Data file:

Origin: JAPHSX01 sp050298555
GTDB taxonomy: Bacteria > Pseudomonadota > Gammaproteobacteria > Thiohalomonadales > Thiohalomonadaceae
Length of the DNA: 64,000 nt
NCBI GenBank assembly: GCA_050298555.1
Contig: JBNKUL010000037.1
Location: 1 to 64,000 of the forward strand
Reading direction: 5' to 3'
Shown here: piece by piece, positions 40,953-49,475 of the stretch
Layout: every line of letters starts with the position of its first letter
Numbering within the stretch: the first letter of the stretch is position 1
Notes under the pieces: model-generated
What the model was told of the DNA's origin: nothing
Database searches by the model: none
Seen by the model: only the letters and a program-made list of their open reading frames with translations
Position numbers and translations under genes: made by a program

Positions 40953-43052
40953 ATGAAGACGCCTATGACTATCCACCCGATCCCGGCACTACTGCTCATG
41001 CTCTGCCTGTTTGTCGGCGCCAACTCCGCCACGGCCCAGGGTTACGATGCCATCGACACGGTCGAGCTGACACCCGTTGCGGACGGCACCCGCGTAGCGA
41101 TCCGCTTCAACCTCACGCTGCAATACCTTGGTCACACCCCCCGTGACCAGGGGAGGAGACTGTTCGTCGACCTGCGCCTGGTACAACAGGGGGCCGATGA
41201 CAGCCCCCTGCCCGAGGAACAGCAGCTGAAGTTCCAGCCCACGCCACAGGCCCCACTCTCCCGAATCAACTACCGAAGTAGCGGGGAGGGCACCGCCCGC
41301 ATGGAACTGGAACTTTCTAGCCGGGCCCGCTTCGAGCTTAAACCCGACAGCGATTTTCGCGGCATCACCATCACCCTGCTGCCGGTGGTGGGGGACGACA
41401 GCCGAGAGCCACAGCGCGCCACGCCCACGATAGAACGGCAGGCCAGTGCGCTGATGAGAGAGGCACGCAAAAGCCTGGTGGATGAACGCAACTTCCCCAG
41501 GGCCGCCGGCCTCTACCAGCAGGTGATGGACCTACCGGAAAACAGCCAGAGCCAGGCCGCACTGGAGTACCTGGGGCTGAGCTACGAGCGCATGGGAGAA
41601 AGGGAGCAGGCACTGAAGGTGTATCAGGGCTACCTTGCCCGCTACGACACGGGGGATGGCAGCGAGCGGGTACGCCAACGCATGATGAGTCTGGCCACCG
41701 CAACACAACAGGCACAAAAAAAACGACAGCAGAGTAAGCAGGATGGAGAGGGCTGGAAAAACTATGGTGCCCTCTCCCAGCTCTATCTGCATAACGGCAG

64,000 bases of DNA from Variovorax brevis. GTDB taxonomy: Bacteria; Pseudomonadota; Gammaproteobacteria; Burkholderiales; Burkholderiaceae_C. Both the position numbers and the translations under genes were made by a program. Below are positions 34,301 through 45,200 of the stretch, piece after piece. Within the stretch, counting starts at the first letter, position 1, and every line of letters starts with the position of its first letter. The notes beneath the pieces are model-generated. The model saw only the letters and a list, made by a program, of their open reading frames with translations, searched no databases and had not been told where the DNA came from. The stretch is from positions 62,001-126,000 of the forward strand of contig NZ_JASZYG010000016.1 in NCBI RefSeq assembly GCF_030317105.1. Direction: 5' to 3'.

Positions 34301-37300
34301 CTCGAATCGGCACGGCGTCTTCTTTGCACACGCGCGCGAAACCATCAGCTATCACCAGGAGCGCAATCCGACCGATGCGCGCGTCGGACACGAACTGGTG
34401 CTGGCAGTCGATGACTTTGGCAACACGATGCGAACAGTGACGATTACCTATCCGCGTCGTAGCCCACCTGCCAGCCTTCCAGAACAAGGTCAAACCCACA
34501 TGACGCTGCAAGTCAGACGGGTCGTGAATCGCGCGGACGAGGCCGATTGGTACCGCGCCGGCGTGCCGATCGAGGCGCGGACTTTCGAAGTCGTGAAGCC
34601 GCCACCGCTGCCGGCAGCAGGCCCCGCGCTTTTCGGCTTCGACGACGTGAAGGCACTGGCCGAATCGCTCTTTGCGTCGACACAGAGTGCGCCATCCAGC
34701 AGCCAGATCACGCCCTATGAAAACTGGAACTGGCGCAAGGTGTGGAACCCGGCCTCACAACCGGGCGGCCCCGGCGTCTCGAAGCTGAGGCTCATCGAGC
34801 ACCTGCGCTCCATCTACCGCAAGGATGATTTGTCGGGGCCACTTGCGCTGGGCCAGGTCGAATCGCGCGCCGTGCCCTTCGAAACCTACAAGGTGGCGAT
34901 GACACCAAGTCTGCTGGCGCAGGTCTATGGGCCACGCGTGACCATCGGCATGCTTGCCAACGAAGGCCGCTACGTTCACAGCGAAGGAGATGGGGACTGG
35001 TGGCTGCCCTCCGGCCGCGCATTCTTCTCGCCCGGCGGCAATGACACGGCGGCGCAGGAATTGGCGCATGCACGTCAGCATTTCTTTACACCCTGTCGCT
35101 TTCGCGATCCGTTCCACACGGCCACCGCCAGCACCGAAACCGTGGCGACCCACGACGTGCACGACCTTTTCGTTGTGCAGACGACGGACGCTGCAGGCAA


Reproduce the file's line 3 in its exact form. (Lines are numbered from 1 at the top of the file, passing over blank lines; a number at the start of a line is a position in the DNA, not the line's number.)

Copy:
Length of the DNA: 64,000 nt